On the road it feels sprightly off the mark, almost quicker than the 8-second 0-100km/h time Nissan claims. The near-instant torque of the electric motor means it has strong pulling power as soon as you push the accelerator.
Nissan has even rethought the way traditional pedals operate a car, renaming the accelerator the 'e-pedal' allowing most of the driving to be done via a single pedal.
Unlike other electric cars which use regenerative braking to slow the car as soon as you release the accelerator, the e-pedal is connected to the entire braking system. The result is a stronger braking sensation when you ease off the pedal and if you step off it completely the car comes to a halt and stays stationary, even when it is on an incline.
It's a clever extension of the regenerative braking system used by EVs, and while it takes some adjustment to the way you drive, it quickly feels normal.
Another improvement for the new model is its extended driving range, rated at an impressive 400km based on calculation using the very generous Japanese JC08 test cycle, twice that of the previous model.
In theory that is a huge step forward that will make the Leaf an appealing alternative to a regular hatchback. In practice though, the true range of the Leaf is uncertain.
The cars we drove were displaying an estimated range of 221km after our 21km test drive from Nissan's Yokohama headquarters, with 92 per cent of the battery charge remaining.
While Nissan was quick to explain the 400km range is a theoretical figure calculated from the Japanese regulations, a spokesman also claimed the cars were still new and the batteries will learn and improve the range estimates over time.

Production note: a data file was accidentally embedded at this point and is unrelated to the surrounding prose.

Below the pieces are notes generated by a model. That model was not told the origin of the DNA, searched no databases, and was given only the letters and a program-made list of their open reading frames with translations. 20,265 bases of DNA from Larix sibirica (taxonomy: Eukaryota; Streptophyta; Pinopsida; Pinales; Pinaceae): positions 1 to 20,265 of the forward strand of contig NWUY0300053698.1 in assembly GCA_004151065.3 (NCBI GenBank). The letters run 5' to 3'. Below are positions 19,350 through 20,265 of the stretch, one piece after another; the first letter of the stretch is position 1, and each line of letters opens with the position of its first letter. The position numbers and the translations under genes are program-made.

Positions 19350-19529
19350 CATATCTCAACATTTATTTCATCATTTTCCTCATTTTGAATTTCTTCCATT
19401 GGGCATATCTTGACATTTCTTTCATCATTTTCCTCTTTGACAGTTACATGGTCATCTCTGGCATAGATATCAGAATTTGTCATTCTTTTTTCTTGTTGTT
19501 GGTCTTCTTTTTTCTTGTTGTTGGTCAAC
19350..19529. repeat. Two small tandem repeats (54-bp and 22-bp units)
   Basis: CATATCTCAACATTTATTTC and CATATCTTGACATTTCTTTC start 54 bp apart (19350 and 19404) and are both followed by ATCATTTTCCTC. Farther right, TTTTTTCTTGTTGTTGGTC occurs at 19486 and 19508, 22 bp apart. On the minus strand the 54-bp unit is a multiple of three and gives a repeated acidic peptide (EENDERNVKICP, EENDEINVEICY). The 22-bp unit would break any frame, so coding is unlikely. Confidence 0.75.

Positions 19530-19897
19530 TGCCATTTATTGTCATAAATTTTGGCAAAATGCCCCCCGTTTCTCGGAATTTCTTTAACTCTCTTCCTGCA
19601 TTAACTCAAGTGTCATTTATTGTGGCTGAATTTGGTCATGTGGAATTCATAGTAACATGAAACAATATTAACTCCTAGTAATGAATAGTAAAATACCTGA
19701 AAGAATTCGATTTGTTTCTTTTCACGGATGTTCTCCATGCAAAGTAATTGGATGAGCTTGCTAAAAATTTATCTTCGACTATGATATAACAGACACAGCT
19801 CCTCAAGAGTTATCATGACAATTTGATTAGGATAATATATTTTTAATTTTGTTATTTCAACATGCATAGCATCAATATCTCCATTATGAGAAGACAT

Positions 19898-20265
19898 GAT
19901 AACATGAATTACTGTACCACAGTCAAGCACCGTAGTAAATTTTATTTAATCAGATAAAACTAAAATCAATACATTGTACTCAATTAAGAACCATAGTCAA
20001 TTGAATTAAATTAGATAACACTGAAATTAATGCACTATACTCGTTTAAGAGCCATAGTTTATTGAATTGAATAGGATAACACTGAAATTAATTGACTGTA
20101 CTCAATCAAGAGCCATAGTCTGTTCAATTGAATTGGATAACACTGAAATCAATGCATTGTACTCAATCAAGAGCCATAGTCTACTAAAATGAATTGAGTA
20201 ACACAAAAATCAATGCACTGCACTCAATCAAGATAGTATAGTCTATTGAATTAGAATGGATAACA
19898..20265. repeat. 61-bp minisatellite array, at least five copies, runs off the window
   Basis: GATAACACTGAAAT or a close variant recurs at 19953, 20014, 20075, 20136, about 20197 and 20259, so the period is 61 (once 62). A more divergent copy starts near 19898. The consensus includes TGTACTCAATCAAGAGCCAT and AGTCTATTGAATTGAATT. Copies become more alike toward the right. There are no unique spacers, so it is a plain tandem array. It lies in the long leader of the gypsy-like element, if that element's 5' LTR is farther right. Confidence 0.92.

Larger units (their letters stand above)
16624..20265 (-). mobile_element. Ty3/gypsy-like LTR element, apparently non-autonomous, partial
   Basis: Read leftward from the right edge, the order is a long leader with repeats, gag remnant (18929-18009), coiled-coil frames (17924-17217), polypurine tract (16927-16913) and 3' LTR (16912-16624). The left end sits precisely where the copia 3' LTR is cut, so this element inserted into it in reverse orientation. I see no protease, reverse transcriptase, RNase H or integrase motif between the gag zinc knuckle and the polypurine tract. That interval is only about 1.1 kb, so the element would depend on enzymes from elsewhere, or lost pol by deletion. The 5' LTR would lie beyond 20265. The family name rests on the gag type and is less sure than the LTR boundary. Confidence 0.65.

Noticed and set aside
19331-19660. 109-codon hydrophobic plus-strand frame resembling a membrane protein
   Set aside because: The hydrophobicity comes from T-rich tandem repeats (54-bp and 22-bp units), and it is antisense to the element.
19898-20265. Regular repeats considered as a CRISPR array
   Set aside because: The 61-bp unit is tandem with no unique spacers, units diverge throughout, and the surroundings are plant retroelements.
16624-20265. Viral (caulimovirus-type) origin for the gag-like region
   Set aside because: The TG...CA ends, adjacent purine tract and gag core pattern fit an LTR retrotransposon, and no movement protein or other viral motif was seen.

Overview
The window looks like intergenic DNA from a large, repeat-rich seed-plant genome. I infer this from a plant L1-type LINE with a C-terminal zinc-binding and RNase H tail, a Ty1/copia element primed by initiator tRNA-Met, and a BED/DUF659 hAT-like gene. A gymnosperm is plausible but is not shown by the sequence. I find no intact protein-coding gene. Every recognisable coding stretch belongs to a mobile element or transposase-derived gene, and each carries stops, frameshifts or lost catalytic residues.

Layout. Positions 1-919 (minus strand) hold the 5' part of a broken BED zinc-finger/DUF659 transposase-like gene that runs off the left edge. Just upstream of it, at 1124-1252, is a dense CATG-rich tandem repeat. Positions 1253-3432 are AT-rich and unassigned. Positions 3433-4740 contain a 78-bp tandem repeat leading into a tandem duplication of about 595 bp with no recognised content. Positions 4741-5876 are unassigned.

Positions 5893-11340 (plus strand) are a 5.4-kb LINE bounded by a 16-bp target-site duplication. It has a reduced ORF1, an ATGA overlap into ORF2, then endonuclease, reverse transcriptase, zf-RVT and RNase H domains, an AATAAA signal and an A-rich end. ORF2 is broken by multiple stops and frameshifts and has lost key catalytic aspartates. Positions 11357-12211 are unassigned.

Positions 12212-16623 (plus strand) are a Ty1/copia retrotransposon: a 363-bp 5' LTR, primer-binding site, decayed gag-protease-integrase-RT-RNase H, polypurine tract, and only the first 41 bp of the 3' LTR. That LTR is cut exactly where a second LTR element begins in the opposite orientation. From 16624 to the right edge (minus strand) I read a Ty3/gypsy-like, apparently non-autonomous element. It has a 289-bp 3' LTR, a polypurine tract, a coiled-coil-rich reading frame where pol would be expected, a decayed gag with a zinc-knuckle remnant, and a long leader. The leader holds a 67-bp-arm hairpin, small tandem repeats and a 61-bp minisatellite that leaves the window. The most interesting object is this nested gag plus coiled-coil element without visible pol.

One thing that did become clear though during the brief test was Nissan's ProPilot system is far from an autopilot system the name implies.
Nissan claims the system allows you a more relaxed drive on motorways, where ProPilot can keep the car in the lane and maintain its speed. But far from an autonomous system, like that offered in the latest Mercedes-Benz E-Class or Tesla, ProPilot is closer to an adaptive cruise control system combined with lane keeping assist.
That's largely because the autonomous steering only works for five seconds with the driver's hands off the steering wheel before an alert tone sounds. While keeping your hands on the wheel is the obvious safe choice, those considering ProPilot should be aware of its limitations.
Despite considerable driveability gains compared to its predecessor, the new Nissan Leaf still doesn’t provide a one-for-one replacement solution for the petrol and diesel hatchbacks it seeks to replace.
Criticisms would be easier to accept if Nissan were able to bring the Leaf to Australia at a price to rival traditional hatches, but the Australian arm admits the new model is likely to start at a price point much like the original Leaf, which was launched at $51,990 plus on-road costs.
Although that gives it a price advantage compared to the $68,100 BMW i3 and $62,490 Audi A3 e-tron plug-in hybrid it's still a lot of money for a small car wearing a Nissan badge - even if the brand gets to claim the title of Australia’s most affordable EV.
While EV enthusiasts will no doubt be excited for its arrival, it's still going to have a hard time convincing mainstream buyers out of conventional small cars that can justify premium price tags with better presentation and, in most cases, more gear.